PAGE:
Why do countries join the WTO?

There are many reasons why countries join the WTO; the first and most obvious is market access. By joining the WTO, countries significantly facilitate access of their exports to most countries in the world. This is particularly important for small countries like Timor-Leste that have small internal markets and require access to international markets in order for their economies to be able to grow sustainably.

The second reason is that joining the WTO is cost-effective. There are many aspects to international trade, from tariffs and quotas to phytosanitary issues, quality standards and intellectual property issues, among many others, and different manifestations of these aspects depending on the sector, commodity type, or specific commodity being traded. There are also a multitude of actual and potential trading partners for any given countries. This makes it highly impractical, not to say impossible, for any country to agree on a comprehensive set of trade rules with each of its trading partners individually. Joining the WTO allows the acceding country to reach such an agreement with all member countries (and therefore with the majority of potential trading partners) simultaneously and therefore is a cost-effective way of conducting trade negotiations, even when compared with other alternatives to bilateral negotiation such as trade blocs.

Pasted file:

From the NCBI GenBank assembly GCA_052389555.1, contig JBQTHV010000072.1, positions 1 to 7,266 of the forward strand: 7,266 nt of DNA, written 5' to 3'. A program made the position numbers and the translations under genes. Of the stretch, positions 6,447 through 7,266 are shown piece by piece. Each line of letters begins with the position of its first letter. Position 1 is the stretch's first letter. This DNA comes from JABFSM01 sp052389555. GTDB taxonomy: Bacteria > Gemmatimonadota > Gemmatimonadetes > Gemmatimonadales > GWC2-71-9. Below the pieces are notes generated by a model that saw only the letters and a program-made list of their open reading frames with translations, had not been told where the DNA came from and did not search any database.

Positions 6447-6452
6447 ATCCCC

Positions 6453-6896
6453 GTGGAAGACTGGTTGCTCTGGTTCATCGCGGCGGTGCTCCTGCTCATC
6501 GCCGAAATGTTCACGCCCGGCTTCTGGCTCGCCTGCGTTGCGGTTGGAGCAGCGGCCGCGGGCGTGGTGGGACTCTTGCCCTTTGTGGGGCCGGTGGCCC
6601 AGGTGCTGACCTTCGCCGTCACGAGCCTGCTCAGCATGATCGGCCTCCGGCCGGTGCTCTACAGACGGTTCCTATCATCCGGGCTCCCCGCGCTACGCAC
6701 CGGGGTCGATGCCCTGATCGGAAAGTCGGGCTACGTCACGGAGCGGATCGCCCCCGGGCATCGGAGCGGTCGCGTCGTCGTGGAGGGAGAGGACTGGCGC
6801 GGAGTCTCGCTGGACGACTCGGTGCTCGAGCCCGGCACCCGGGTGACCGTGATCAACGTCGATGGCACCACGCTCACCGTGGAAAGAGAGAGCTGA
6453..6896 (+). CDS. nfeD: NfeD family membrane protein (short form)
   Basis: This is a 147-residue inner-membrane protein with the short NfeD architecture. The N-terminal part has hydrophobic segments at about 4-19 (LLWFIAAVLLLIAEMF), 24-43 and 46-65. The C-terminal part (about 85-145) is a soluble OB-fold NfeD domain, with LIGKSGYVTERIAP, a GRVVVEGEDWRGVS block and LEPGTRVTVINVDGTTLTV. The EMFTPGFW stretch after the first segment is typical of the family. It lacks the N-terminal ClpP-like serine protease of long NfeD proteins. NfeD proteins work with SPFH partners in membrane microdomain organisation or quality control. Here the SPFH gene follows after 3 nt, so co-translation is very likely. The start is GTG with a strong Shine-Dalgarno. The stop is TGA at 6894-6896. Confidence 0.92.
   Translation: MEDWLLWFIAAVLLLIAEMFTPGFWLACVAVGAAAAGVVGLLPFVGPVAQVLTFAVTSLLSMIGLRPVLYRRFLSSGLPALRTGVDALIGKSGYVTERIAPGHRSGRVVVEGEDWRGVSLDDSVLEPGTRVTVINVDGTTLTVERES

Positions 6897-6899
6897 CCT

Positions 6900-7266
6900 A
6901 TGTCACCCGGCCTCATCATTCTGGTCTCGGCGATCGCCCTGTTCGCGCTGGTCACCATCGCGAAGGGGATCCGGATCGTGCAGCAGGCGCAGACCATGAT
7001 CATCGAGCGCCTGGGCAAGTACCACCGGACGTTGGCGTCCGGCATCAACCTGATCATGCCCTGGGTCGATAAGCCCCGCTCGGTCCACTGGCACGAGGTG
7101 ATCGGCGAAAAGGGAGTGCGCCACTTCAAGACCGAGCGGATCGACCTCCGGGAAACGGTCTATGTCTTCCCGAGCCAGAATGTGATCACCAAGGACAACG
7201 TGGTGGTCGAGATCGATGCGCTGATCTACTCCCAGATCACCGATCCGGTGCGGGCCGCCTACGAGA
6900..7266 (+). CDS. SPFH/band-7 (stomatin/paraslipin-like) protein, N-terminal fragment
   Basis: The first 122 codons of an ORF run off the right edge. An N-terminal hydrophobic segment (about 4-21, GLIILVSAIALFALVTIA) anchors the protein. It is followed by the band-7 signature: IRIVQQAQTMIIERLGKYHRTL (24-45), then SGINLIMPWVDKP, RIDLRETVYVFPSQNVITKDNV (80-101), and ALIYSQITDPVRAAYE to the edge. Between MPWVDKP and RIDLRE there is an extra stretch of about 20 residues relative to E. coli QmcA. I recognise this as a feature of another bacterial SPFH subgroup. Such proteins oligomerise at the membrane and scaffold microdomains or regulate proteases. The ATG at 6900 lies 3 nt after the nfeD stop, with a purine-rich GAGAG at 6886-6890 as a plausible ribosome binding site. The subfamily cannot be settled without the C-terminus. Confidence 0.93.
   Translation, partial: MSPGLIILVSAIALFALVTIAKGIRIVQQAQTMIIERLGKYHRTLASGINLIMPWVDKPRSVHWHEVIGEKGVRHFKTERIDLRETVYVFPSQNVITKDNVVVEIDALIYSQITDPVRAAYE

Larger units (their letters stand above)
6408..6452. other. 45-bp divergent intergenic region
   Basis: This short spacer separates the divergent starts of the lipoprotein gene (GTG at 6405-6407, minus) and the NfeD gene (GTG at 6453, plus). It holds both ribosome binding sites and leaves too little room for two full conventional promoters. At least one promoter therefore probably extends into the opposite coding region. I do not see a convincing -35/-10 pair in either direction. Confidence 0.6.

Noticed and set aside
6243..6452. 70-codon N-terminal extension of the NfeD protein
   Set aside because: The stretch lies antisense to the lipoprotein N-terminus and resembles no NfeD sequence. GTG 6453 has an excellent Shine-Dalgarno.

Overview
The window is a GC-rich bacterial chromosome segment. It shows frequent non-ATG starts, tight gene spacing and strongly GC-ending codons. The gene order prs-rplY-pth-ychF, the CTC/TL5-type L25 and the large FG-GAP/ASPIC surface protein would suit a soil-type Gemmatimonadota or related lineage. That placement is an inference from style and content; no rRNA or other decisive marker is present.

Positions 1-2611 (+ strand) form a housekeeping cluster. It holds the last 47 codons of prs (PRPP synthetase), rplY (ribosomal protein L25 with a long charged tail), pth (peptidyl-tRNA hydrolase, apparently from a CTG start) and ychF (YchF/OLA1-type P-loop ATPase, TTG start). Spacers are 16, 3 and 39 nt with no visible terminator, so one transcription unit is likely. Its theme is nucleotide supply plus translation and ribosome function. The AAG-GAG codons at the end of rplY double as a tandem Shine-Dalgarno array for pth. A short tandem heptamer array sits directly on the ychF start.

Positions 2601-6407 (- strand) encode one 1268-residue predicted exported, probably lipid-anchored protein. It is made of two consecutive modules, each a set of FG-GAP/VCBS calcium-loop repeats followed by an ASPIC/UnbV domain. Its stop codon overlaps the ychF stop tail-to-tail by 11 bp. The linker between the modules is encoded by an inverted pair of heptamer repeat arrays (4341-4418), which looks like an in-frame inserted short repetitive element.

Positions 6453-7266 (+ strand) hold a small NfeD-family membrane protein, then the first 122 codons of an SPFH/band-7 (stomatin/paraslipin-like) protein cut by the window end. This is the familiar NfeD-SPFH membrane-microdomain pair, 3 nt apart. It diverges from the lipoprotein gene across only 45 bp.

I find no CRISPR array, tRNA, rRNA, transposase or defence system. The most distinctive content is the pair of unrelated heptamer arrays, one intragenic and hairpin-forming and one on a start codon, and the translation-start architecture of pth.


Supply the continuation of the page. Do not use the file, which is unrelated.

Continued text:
A third reason is that joining the WTO offers countries the reassurance that their products and companies will be treated consistently and according to WTO rules when operating in other member countries. The “Most-Favored Nation” principle requires that any advantages negotiated between any two member countries must be extended to other WTO members.

A fourth reason for joining the WTO is access to fair dispute resolution mechanisms. When a member country feels that another member country is not complying with WTO rules, it is able to access a dispute resolution mechanism under the Dispute Settlement Understanding, under which independent an mutually approved experts provide guidance to settle disputes based on analysis of the agreement and commitments.

Why is it important for Timor-Leste to join WTO?